2
wants to be a guru, but poor chap, he can’t.Laughter) He’s burning with his own im-ortance or with his own knowledge. Sohe other is you. I wonder if you realize this.Therefore what is the good of asking help?
From the first Question and An-wer meeting at Ojai, 14 May 1985.
New DVD Series
Te Turning Point
, a set o seven pucalks and three question and answer meet-ings at Saanen in 1981, is now available inhe Book Shop and Online Shop atwww.kfoundation.org.uk
ArchivesFoundation Report
InternationalCommittees Meetings
 
3
Plovdiv, Bulgaria
The first video showing in Bulgaria of a Krishnamurti talk was presented inte ovey two-story, acone roomof a museum in old town Plovdiv.This past year, the Foundation visited existing and emerging International Committees in Bulgaria, Croatia, Hungary and Slovenia.
Ljubljana, Slovenia
Viktor Krasevec, a long-time Committeerepresentative who holds video showingsthroughout the year except July-August,met with Danilo Celan, translator of sev-era ttes, an tree oters ntereste nKrishnamurti, to talk about the currentsituation in Slovenia and possible activi-tes.
Budapest, Hungary 
Rafael Reiner, a guest helper at BrockwoodPark this past spring, assisted in checkingseven oo sops an oun one tte nHungaran. Raae as create a westein Hungarian.Several people cooperated to organizehis event. Tatyana Vancheva, a philoso-hy teacher who introduces her second-ary stuents to Krsnamurt, sperseozens o notces n ts ancent an sce-nic part of Plovdiv. Nedyalko Dimitrov,whose expertise is computers, added Bul-garian subtitles especially for this event.Philippe Philipov, translator of several Koos to Bugaran, onate s ooso libraries throughout Bulgaria, createda website in Bulgarian and translatedhe Brockwood Park School informationinto Bulgarian, donating professionally-rnte copes to te Scoo. Foownge vst, KFT sppe severa K oos tohe English Language Library in Varna.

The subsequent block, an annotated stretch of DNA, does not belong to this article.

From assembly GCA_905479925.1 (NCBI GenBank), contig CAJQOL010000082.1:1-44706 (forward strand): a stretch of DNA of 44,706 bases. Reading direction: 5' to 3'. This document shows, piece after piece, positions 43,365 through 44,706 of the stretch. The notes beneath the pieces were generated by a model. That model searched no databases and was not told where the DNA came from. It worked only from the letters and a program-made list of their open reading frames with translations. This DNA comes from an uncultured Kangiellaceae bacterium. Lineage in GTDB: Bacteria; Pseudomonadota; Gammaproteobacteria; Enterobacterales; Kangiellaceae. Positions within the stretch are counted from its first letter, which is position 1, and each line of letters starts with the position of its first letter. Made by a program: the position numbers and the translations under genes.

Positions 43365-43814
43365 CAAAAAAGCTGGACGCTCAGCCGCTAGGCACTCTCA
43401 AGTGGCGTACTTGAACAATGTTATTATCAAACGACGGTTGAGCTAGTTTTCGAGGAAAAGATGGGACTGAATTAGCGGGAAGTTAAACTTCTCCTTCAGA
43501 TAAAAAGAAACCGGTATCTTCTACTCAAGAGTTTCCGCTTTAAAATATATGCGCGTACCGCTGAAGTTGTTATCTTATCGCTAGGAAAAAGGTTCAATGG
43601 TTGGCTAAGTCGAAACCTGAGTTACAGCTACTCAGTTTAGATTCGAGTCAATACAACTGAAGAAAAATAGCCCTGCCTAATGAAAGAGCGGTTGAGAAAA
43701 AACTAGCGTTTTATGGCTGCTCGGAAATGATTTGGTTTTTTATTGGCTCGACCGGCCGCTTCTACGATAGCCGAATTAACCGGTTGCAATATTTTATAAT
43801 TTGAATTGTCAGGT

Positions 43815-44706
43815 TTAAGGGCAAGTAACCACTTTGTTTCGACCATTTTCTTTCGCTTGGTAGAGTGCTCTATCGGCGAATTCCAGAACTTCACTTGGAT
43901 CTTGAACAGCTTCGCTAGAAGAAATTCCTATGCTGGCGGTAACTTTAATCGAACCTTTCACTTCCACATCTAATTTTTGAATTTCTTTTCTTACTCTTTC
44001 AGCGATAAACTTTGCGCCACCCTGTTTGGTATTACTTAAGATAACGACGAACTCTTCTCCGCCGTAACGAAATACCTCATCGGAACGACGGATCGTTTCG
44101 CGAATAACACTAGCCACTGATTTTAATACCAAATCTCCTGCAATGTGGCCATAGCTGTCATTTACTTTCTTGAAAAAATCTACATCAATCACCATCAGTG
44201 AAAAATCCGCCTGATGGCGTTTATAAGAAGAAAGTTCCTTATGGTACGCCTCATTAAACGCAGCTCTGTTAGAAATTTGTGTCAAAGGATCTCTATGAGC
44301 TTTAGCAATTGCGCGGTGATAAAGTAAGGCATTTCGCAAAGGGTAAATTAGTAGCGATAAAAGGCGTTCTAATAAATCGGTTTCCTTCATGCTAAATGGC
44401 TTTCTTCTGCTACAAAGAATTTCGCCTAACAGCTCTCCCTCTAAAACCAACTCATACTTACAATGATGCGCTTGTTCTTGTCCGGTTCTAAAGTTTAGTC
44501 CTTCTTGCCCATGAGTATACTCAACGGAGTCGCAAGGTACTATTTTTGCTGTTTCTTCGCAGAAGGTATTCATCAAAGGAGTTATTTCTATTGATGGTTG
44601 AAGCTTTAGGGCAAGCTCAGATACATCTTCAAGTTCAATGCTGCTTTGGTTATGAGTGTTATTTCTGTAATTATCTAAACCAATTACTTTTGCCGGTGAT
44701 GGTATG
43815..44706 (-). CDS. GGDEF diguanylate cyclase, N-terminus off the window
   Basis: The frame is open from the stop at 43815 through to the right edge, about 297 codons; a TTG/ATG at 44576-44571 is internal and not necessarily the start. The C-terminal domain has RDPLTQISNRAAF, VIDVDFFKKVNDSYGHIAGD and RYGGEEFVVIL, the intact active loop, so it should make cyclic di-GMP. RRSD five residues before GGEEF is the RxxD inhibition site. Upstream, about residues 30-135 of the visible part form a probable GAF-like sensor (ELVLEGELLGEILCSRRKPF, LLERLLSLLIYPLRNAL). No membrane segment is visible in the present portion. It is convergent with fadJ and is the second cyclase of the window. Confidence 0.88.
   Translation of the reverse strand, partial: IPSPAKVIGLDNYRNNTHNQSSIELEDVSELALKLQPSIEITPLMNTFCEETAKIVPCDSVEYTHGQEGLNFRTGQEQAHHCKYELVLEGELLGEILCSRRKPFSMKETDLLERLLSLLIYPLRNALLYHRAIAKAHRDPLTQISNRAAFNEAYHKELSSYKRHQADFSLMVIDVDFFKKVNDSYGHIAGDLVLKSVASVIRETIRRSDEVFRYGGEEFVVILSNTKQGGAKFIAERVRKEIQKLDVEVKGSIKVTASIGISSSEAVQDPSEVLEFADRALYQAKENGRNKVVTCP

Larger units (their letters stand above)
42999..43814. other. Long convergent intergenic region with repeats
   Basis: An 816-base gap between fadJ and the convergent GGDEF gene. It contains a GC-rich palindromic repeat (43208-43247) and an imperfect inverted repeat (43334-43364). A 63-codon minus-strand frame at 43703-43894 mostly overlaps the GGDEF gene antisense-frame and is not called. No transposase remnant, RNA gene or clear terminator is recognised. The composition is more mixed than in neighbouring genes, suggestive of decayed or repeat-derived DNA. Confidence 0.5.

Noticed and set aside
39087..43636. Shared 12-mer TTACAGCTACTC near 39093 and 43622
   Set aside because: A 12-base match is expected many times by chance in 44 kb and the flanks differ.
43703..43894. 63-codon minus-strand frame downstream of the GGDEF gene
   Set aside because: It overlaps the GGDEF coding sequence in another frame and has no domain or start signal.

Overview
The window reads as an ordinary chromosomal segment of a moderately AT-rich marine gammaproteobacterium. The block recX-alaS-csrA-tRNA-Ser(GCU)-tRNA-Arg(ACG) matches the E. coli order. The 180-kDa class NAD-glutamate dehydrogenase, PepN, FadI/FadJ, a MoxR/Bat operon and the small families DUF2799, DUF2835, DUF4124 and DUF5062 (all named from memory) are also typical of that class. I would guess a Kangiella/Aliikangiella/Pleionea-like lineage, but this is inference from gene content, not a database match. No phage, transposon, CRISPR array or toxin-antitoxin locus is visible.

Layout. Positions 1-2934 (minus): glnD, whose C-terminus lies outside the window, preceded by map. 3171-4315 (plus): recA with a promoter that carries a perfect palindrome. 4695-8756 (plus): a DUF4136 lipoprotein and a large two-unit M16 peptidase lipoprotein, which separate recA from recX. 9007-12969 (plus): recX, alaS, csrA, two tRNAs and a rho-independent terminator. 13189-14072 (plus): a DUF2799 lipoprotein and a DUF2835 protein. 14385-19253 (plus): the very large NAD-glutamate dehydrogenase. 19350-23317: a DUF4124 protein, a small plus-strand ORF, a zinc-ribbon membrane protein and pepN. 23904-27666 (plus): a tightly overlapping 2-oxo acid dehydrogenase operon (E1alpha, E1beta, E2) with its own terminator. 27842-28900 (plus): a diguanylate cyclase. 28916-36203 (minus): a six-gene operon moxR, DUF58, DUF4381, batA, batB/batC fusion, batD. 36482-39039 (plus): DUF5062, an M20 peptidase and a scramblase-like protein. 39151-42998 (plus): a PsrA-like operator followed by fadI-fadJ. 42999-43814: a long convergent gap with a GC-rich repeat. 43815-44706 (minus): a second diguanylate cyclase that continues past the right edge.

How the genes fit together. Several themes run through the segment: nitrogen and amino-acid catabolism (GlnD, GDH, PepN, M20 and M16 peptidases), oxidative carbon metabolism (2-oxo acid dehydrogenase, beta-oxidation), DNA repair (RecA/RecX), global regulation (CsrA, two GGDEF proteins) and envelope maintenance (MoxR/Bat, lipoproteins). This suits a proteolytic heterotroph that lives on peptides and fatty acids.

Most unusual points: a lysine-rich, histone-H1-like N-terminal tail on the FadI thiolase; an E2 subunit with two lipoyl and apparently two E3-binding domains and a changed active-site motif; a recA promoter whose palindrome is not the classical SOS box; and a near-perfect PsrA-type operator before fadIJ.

The museum in old town Plovdiv 
Over fifty people listened attentively tote rst Amsteram Ta n 1981 sut-te n Bugaran especay or te event.The Brockwood Park School DVD wasalso seen. Because of the interest shown,the second Amsterdam Talk has alsobeen subtitled in Bulgarian. Both DVDsare now oere or sae n Bugara.
Goran Colaric, Croatia
Zagreb, Croatia
din, a recent Centre guest helper,informed us of titles in print in Croatia.Some Krsnamurt oos, a Scoorospectus and the School DVD weregiven to Goran Colaric, whose daughters,Catharina and Tanja, are now students atBrockwood Park School.
 Museum gate in Plovdiv Ljubljana, Slovenia
Activities in Eastern Europe
Rafael in bookshop in Budapest Viktor Krasevec, Danilo Celan and company Tatyana (2nd from left), Philippe (2nd fromright) and Nedyalko (3rd from right)